New names for possible appointees to U.S. President-elect Donald Trump’s Cabinet have emerged, including 2012 presidential candidate Mitt Romney as secretary of state, as he works to fill administration positions ahead of his inauguration on Jan. 20.

A senior Trump official said the job of national security adviser has been offered to retired Lieutenant General Michael Flynn.

Trump announced on Sunday he would hire Republican National Committee Chairman Reince Priebus as White House chief of staff and named Stephen Bannon, former head of the conservative website Breitbart News, as his chief strategist and senior counselor.

Below are people mentioned as contenders for senior roles.

Treasury Secretary

Steven Mnuchin, former Goldman Sachs Group gs executive and Trump’s campaign finance chairman
Jeb Hensarling, U.S. representative from Texas and chairman of the House Financial Services Committee
Jamie Dimon, JPMorgan Chase jpm chief executive officer
Tom Barrack, founder and chairman of Colony Capital clny


Secretary of State

Mitt Romney, 2012 presidential nominee and former Massachusetts governor
Rudy Giuliani, former mayor of New York City
Nikki Haley, governor of South Carolina
Jeff Sessions, U.S. senator from Alabama and early Trump supporter, member of the Senate Armed Services Committee
John Bolton, former U.S. ambassador to the United Nations under President George W. Bush
Bob Corker, U.S. senator from Tennessee and chairman of the Senate Foreign Relations Committee
Zalmay Khalilzad, former U.S. ambassador to Iraq


Defense Secretary

Jeff Sessions, U.S. senator from Alabama and early Trump supporter, member of the Senate Armed Services Committee
Tom Cotton, U.S. senator from Arkansas
Jon Kyl, former U.S. senator from Arizona
Duncan Hunter, U.S. representative from California and early Trump supporter, member of the House Armed Services Committee
Jim Talent, former U.S. senator from Missouri who was on the Senate Armed Services Committee
Kelly Ayotte, outgoing U.S. senator from New Hampshire and member of the Senate Armed Services Committee


Attorney General

Rudy Giuliani, former mayor of New York City
Ted Cruz, U.S. senator from Texas
Jeff Sessions, senior member of the Senate Judiciary Committee who takes a hard line on immigration
Kris Kobach, Kansas secretary of state, architect of anti-immigration efforts who says he is advising Trump on immigration issues
Pam Bondi, Florida attorney general
Trey Gowdy, U.S. representative from South Carolina who headed the House committee that investigated the 2012 attacks on the U.S. mission in Benghazi, Libya
Henry McMaster, lieutenant governor of South Carolina


Health and Human Services Secretary

Tom Price, U.S. representative from Georgia who is an orthopedic surgeon
Rick Scott, Florida governor
Rich Bagger, former pharmaceutical executive and former top aide to New Jersey Governor Chris Christie
Bobby Jindal, former Louisiana governor


Homeland Security Secretary

Michael McCaul, U.S. representative from Texas and chairman of the House Homeland Security Committee
David Clarke, Milwaukee county sheriff and vocal Trump supporter
Joe Arpaio, outgoing Maricopa County, Arizona, sheriff who campaigned for Trump


Environmental Protection Agency Administrator

Jeff Holmstead, energy lawyer, former EPA official during George W. Bush administration
Mike Catanzaro, energy lobbyist, former EPA official during George W. Bush administration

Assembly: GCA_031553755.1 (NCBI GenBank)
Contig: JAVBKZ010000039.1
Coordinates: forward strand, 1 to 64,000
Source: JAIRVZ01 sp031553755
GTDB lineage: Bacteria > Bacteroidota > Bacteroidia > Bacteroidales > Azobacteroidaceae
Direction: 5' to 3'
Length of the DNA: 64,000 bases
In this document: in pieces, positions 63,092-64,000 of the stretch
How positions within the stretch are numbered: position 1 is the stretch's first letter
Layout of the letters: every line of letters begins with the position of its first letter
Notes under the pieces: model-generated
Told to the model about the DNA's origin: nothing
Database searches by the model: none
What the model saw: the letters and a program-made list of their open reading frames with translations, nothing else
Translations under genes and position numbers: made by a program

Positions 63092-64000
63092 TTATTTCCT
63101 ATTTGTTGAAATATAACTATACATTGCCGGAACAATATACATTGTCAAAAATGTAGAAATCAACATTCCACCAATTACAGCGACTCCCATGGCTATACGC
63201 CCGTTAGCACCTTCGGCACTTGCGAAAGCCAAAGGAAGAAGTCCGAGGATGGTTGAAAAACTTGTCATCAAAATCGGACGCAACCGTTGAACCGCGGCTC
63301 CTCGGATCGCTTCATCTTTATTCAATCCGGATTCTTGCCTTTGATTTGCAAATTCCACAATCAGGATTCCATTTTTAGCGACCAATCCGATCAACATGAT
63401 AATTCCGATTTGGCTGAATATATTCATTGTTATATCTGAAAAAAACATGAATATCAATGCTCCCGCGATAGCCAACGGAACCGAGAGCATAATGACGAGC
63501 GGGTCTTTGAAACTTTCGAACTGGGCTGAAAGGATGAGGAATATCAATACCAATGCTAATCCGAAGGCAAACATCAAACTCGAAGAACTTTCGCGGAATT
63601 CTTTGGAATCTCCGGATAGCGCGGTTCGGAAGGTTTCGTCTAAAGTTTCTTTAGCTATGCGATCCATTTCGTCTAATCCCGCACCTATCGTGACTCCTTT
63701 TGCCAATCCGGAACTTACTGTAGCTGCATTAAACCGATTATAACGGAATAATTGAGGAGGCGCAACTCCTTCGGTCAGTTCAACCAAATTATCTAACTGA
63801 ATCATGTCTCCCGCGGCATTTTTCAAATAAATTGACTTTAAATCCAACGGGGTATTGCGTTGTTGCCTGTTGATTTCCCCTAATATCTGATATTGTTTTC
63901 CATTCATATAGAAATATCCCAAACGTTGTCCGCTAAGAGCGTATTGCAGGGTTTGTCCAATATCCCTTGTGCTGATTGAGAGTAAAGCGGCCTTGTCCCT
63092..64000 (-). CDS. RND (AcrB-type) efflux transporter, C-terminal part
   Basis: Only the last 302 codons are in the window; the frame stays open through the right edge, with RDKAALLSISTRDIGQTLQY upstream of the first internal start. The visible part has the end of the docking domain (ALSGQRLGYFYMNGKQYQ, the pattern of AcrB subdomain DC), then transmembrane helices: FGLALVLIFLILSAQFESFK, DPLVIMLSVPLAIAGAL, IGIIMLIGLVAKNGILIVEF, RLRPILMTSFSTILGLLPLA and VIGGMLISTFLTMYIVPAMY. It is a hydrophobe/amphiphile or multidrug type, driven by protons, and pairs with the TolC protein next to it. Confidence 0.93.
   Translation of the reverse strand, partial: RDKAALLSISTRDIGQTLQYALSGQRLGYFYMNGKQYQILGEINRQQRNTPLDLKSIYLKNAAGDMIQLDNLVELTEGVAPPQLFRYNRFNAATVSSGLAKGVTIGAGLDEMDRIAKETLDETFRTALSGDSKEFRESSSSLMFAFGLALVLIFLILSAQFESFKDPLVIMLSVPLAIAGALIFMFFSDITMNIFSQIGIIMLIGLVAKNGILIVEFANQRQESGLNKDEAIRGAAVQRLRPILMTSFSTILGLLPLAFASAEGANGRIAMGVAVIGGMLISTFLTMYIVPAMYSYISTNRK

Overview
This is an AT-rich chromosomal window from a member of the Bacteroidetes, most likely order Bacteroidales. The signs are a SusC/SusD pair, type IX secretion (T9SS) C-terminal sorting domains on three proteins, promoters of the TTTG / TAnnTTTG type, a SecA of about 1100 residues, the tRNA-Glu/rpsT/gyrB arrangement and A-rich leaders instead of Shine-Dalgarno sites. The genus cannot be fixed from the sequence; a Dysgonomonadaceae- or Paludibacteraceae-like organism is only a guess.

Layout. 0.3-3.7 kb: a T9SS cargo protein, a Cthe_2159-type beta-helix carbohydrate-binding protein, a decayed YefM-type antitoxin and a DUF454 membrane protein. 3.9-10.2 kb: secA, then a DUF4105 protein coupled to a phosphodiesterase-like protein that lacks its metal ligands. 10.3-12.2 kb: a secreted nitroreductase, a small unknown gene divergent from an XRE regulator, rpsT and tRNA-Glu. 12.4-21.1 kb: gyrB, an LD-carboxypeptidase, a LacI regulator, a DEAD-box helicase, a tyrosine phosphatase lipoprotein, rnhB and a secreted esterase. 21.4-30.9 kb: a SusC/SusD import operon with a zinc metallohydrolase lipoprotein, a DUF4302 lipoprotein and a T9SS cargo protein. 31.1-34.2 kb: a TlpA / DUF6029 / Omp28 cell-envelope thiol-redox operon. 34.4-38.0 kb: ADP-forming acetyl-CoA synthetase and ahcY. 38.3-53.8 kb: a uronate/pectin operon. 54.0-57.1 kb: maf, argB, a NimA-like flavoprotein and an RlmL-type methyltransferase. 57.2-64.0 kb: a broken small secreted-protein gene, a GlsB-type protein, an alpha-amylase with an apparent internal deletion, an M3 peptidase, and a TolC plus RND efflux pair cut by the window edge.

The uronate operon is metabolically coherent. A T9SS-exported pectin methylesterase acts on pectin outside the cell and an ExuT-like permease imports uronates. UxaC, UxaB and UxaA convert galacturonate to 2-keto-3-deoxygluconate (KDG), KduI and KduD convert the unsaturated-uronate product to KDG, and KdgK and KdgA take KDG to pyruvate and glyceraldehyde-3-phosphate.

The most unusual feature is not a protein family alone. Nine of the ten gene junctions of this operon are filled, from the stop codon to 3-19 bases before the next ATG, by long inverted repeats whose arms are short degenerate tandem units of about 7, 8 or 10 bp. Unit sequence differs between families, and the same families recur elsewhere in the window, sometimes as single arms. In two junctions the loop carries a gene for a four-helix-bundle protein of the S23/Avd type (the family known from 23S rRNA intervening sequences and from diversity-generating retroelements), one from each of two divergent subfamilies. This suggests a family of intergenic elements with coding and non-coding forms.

Robert Grady, venture capitalist, partner in private equity firm Gryphon Investors
Leslie Rutledge, Arkansas attorney general
Carol Comer, commissioner of the Indiana Department of Environmental Management


Energy Secretary

Harold Hamm, Oklahoma oil and gas mogul, chief executive of Continental Resources
Kevin Cramer, U.S. Representative from North Dakota
Robert Grady, venture capitalist, partner in private equity firm Gryphon Investors
Larry Nichols, co-founder of Devon Energy dvn
James Connaughton, chief executive of Nautilus Data Technologies and a former environmental adviser to President George W. Bush


Interior Secretary

Sarah Palin, former Alaska governor, 2008 Republican vice presidential nominee
Jan Brewer, former Arizona governor
Forrest Lucas, founder of oil products company Lucas Oil lei
Harold Hamm, Oklahoma oil and gas mogul, chief executive of Continental Resources
Robert Grady, venture capitalist, partner in private equity firm Gryphon Investors


Commerce Secretary

Wilbur Ross, billionaire investor, chairman of Invesco Ltd subsidiary WL Ross & Co
Linda McMahon, former World Wrestling Entertainment executive and two-time Senate candidate


Director of National Intelligence

Ronald Burgess, retired lieutenant general and former Defense Intelligence Agency chief
Robert Cardillo, director of the National Geospatial-Intelligence Agency
Pete Hoekstra, former U.S. representative from Michigan


Central Intelligence Agency Director

Pete Hoekstra, former U.S. representative from Michigan


United Nations Ambassador

Kelly Ayotte, outgoing U.S. senator from New Hampshire and member of the Senate Armed Services Committee
Richard Grenell, former spokesman for the United States at the United Nations
Peter King, U.S. representative from New York


U.S. Trade Representative

Dan DiMicco, former chief executive of steel producer Nucor nue


Supreme Court Vacancy

The Trump transition team confirmed he would choose from the list of 21 names he drew up during his campaign, including U.S. Senator Mike Lee of Utah, and William Pryor, a federal judge with the 11th U.S. Circuit Court of Appeals.


Labor Secretary

Victoria Lipnic, U.S. Equal Employment Opportunity Commission commissioner and former Labor Department official during the George W. Bush administration
Andrew Puzder, CEO of CKE Restaurants